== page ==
This is how the “hinge” on an insect’s wing works

The insects They were the first animals to develop the ability to fly. Their wings are different from those of other flying animals such as pterosaurs, birds and bats. Instead of developing from limbs, their wings have one complex, unique “hinge” that connects the wing to the body.

Insect wings are different from those of other flying animals, they have a unique complex “hinge” that connects them to the body

This joint is an interconnected system of five elements Sclerites which interact with the muscles to move the wings. Until now, its mechanics have been a mystery because the four critical sclerites at the base of the wing are difficult to see from the outside and move so quickly that it is difficult to film them clearly.

Now, an international team of researchers led by the California Institute of Technology (USA) combined real-time images of the entire control muscles with simultaneous ultra-high-speed 3D videography to capture the movement of the flies’ wings. Fruit while flying in an electronic simulator. The results will be published in the journal Nature.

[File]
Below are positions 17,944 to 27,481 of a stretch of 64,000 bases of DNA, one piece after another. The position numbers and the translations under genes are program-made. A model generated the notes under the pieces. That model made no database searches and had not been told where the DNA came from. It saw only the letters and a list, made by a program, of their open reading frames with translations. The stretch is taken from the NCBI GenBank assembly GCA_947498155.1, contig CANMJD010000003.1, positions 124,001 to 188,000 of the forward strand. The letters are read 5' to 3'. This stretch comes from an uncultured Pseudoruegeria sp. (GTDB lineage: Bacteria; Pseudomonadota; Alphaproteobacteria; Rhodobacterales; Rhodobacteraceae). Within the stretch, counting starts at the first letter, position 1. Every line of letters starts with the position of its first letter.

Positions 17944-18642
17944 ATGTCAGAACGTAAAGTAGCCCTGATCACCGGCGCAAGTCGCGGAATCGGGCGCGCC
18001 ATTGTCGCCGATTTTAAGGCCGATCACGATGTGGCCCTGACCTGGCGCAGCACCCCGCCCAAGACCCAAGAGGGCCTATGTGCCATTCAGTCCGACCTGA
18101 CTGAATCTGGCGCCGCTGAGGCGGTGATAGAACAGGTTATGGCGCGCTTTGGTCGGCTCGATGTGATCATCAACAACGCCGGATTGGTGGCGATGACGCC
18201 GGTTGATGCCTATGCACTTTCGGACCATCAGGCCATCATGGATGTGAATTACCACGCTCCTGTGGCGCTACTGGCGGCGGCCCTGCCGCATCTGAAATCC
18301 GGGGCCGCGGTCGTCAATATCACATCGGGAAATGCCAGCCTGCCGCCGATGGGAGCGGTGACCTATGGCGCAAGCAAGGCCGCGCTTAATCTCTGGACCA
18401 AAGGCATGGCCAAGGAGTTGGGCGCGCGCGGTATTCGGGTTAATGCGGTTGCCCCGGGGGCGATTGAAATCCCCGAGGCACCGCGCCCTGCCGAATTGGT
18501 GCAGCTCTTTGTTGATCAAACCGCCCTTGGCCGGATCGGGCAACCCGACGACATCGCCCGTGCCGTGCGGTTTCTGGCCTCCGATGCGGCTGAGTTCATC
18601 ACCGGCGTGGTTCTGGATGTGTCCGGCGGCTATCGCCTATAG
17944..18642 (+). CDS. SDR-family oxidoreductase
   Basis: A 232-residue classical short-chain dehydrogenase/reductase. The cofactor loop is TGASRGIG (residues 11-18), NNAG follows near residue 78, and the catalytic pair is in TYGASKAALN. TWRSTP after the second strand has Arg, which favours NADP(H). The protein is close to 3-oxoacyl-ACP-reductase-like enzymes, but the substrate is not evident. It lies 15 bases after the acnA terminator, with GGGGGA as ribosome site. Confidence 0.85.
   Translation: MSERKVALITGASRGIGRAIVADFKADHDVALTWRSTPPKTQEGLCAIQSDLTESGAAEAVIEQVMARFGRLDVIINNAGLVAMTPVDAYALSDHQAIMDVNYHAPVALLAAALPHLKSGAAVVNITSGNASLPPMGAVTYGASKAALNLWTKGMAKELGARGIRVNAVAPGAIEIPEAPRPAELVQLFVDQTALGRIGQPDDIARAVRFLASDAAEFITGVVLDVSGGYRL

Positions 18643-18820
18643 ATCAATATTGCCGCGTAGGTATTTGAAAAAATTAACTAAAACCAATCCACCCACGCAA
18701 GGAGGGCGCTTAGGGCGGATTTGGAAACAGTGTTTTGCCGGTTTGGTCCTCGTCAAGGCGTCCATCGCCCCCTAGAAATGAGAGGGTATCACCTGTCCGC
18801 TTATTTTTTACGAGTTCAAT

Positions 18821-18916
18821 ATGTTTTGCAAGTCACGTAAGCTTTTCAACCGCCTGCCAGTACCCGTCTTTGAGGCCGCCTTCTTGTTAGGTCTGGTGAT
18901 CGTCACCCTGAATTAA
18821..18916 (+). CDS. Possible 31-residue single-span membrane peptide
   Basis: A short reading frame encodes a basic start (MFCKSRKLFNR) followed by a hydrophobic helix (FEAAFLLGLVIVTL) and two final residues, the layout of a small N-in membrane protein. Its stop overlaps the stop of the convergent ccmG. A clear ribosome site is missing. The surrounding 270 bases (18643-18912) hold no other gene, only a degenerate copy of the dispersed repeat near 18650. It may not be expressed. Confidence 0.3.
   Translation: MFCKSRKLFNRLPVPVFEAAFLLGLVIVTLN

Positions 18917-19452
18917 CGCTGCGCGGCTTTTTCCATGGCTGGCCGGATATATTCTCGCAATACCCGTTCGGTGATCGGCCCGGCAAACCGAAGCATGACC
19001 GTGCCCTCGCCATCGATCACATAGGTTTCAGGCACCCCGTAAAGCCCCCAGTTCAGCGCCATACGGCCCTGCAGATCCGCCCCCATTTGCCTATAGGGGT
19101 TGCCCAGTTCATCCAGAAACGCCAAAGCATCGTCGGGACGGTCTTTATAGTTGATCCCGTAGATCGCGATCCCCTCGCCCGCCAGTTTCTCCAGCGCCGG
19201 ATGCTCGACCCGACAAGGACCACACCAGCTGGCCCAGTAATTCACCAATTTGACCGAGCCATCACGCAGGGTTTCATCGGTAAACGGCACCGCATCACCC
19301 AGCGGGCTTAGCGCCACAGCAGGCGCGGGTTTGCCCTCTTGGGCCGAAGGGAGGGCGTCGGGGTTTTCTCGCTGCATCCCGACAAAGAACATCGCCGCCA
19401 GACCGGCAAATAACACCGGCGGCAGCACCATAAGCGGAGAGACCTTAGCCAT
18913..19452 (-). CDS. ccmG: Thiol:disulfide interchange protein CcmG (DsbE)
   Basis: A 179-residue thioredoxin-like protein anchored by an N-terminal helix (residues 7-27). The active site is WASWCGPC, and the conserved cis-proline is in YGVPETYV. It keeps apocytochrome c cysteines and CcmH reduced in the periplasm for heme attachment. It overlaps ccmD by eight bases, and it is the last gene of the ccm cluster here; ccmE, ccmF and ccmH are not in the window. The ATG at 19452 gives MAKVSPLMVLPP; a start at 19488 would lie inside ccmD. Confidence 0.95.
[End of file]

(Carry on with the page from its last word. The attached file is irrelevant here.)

Measure its aerodynamic functions

From the data of more than 72,000 individual flapsthe technology of machine learning A model of how sclerite muscles control wing movement was designed using artificial intelligence (AI), and a tiny robotic fly was used to measure its aerodynamic functions.

“The results provide a compelling physics-based model of the ‘hinge’ as well as a set of hypotheses that can be tested through new experiments,” the authors note.

The authors hope their conclusions will help better understand the circuits that control flight.

By also creating a detailed map of the fly’s neural connections, the scientists hope their findings will help better understand the fly’s flight control circuits.

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